Longan does several things to avoid such scenarios, working to ensure that the equipment the hospital purchases will be maintainable, and that the support, when needed, will be there. For one thing, he is involved in most purchasing decisions from the very beginning, with the exception of x-ray, laboratory, and OR equipment. “I stay out of those because they tend to be more doctor-driven, but everywhere else, you bet I’m involved,” he says.

The process starts when a staff member tells Longan there’s a need for a new system or replacement equipment. “Then I contact the vendors, because I want to make sure that they know what they’re doing before I bring them in as someone who is recommended by me.”

Part of this process includes researching manufacturers and products online, as well as actively participating in an online community, where biomeds are able to ask other professionals about their experiences with particular types of equipment and vendors in terms of maintenance and accessibility to assistance.

“I’ve made some mistakes over the years, but now I know who to stay away from,” Longan says. “When I don’t, I get on Biomedtalk [] and send out a note asking people if they’ve had any experience with a particular vendor or system. And trust me, they’ll e-mail you.”

His work doesn’t end with the purchase decision. For instance, when two brand new chemistry analyzers were installed in the hospital, Longan was involved with the facilities portion of the project. “I oversaw that implementation; I made sure all the preparation was done for those, including all the plumbing,” he says. “Everything that needed to be done, I made sure that it got done. Although I am not involved with maintaining the analyzers, I get involved in bringing them into the hospital, because it’s still my lab.”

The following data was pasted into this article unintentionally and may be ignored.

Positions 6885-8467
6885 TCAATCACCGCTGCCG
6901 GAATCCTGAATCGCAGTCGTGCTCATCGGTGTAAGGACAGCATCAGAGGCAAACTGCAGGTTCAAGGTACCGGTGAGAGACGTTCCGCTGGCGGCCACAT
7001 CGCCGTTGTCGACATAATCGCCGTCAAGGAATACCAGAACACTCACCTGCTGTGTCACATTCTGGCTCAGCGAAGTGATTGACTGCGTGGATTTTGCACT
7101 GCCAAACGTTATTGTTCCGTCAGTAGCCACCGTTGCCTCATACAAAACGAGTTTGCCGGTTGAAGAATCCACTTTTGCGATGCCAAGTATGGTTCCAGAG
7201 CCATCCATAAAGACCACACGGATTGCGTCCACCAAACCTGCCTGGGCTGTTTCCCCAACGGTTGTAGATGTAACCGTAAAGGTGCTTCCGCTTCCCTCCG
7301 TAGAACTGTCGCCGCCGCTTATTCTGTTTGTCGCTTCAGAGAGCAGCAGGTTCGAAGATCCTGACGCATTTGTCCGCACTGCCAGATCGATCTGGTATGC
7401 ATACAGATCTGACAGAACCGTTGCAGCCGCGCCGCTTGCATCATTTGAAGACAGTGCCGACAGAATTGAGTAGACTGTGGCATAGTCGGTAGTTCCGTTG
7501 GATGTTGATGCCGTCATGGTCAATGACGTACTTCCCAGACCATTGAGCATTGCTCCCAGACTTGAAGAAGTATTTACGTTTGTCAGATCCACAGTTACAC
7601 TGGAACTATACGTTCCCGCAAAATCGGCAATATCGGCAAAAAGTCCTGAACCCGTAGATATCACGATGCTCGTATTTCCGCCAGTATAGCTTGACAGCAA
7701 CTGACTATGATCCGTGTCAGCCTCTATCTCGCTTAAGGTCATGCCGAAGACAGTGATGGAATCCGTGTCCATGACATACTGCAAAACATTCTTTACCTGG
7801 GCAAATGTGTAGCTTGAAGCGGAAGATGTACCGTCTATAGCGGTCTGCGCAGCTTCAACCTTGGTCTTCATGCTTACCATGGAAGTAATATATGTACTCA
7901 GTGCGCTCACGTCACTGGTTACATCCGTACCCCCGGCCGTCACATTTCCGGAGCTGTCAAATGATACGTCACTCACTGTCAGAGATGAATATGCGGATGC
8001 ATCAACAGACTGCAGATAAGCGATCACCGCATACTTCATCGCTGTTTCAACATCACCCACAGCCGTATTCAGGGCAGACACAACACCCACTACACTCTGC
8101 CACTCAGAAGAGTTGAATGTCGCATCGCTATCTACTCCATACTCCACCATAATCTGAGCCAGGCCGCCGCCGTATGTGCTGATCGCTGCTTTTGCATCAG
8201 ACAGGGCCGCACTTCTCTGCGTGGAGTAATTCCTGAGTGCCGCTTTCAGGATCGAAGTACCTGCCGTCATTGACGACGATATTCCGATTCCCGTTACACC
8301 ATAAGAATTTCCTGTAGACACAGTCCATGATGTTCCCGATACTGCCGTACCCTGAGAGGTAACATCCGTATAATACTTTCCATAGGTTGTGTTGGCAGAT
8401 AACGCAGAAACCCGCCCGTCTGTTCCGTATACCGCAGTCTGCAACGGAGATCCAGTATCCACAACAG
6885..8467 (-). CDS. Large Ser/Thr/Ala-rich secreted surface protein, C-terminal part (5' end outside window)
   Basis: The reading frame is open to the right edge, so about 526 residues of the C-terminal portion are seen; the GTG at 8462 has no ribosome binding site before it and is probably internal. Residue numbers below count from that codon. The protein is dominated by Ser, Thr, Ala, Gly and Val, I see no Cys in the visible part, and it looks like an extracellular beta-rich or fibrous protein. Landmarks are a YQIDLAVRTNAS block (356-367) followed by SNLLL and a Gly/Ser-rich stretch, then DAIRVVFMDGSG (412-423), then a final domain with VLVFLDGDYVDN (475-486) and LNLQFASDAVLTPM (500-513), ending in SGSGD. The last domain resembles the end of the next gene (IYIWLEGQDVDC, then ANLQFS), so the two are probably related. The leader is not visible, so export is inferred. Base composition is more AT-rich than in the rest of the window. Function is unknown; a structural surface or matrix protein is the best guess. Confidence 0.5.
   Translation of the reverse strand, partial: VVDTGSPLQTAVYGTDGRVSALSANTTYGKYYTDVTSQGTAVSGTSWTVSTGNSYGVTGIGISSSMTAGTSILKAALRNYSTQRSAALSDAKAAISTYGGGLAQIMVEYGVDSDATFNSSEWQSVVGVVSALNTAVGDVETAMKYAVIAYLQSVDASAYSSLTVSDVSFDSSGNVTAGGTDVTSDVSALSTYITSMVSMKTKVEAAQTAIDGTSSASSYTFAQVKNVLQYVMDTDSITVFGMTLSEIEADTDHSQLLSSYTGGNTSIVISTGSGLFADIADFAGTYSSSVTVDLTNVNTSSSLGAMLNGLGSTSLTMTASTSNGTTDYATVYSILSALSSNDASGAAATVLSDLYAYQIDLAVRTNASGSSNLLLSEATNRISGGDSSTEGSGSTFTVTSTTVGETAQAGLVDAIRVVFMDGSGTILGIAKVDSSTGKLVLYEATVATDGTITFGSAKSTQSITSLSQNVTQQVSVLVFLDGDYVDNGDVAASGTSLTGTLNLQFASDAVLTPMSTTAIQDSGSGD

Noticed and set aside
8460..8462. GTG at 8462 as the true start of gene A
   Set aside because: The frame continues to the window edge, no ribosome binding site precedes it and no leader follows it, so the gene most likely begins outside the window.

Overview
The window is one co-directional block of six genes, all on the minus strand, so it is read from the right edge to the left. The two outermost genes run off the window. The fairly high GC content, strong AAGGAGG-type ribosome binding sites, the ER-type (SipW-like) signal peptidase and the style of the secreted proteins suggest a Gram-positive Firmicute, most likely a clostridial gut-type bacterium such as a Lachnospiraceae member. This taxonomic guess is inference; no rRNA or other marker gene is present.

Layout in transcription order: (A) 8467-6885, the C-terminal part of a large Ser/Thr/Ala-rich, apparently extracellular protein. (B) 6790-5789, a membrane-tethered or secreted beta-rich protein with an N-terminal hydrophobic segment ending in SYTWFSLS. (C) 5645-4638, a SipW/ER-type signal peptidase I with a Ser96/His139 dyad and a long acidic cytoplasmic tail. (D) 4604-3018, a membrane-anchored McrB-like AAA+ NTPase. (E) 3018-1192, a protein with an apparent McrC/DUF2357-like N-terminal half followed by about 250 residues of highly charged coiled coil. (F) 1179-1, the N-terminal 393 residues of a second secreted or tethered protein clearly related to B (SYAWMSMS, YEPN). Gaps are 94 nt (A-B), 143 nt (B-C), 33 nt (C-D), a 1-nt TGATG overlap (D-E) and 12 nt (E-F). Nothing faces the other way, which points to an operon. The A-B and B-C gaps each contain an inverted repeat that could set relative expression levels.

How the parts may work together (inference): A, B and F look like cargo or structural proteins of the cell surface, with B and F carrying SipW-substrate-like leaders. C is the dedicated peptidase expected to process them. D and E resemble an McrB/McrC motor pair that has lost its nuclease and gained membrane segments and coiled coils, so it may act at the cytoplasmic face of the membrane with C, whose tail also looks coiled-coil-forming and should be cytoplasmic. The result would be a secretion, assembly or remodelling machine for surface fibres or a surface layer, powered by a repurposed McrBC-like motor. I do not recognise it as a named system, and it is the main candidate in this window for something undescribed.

Keeping It Together

As is the case in many biomed departments, Rappahannock purchases service contracts on the most complicated systems, including digital imaging such as MRI and ultrasound, and the clinical lab. For all other systems, Longan—as the only biomed on staff—is responsible for more than 500 pieces of equipment in the 76-bed hospital.

The sheer volume of work makes it imperative for Longan to stay in close communication with the staff he serves. In addition to making rounds, he makes a point to talk with the medical staff about how their equipment is functioning.

“One thing I firmly believe: Don’t ever talk in technobabble,” Longan says. “Learn how to speak English with regard to technology so people can understand.”

Not only does this ensure that clients understand where the biomed is coming from, what he or she is trying to explain, and what actions, if any, are needed, but it goes a long way toward establishing a professional, symbiotic relationship.

“If you don’t communicate in a way they understand, they will turn you off and they will never call you again. Talking above them makes them feel inferior, because you understand what you are saying, but they don’t,” Longan says. “You absolutely must be able to communicate in a language that people understand. If you can’t, just show them how to use it.”

Not only does clear communication keep customers happy, it makes Longan’s job easier when it comes to monitoring and tracking various pieces of equipment throughout the hospital. Instead of working alone to track each piece of hardware, he enlists the help of those who use the technology every day.

For example, quarterly checks are required on all blood warmers. Each of these systems is labeled with a preventive maintenance (PM) number.

“I use numbered PM labels, so all the equipment with a “five” on it means that system is due to be checked in the fifth month,” Longan says. Nurses and their assistants then keep an eye out for pumps coming up for maintenance. “That way, they help me find the equipment; I need the staff to help me do what I have to do.”

A customized software program helps guarantee that all PMs are done in a timely manner. Rappahannock purchased a software system that alerts Longan to quarterly inspections required for blood warmers by automatically generating work orders for regularly scheduled tasks. But, in keeping with his style, he believes it could be done for less if a facility is on a tight budget.